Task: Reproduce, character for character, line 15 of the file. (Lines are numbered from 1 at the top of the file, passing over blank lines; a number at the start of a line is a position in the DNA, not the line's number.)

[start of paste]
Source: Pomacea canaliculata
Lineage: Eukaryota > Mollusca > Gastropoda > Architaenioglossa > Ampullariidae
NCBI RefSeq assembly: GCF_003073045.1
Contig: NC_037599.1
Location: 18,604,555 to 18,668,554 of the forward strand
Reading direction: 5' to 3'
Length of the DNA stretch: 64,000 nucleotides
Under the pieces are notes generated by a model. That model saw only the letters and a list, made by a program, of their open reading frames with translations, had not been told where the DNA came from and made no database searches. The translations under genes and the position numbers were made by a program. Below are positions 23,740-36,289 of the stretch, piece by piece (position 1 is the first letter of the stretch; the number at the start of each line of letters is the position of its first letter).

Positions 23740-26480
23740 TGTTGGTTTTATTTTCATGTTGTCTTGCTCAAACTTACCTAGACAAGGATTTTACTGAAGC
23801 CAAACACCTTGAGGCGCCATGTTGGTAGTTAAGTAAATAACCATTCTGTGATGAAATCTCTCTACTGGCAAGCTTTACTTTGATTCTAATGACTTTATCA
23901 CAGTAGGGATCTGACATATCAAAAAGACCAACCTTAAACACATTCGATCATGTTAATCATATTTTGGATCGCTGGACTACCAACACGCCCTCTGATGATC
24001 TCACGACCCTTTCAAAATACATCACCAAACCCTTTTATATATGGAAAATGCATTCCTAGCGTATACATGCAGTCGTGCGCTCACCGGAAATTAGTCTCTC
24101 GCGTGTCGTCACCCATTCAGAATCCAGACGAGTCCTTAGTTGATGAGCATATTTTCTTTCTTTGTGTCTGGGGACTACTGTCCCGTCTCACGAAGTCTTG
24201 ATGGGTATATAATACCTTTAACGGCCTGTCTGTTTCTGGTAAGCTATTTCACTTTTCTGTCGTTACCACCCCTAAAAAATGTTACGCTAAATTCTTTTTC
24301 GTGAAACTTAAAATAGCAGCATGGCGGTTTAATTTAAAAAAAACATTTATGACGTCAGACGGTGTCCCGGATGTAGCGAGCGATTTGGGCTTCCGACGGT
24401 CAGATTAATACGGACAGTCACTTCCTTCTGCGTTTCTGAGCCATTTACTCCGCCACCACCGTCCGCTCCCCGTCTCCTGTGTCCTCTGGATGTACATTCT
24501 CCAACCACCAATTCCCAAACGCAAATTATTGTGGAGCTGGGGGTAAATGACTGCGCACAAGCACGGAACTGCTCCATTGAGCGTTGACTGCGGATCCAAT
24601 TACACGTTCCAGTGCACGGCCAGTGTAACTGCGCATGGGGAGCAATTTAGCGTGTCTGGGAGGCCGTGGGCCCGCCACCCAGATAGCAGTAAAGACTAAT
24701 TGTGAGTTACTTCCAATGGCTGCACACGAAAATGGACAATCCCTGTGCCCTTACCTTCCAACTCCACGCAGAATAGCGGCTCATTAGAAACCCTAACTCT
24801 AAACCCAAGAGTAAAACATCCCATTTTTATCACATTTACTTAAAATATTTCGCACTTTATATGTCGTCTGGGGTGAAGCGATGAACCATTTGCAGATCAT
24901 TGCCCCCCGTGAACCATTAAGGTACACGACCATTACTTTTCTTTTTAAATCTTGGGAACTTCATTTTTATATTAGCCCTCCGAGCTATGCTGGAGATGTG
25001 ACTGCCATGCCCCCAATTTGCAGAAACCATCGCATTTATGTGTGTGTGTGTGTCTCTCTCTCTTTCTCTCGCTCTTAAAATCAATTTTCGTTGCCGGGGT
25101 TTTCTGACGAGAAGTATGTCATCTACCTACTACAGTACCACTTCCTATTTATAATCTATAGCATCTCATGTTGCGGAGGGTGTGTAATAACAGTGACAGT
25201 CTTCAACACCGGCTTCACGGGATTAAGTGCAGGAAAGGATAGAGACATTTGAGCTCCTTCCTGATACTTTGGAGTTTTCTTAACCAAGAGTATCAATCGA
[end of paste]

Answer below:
24201 ATGGGTATATAATACCTTTAACGGCCTGTCTGTTTCTGGTAAGCTATTTCACTTTTCTGTCGTTACCACCCCTAAAAAATGTTACGCTAAATTCTTTTTC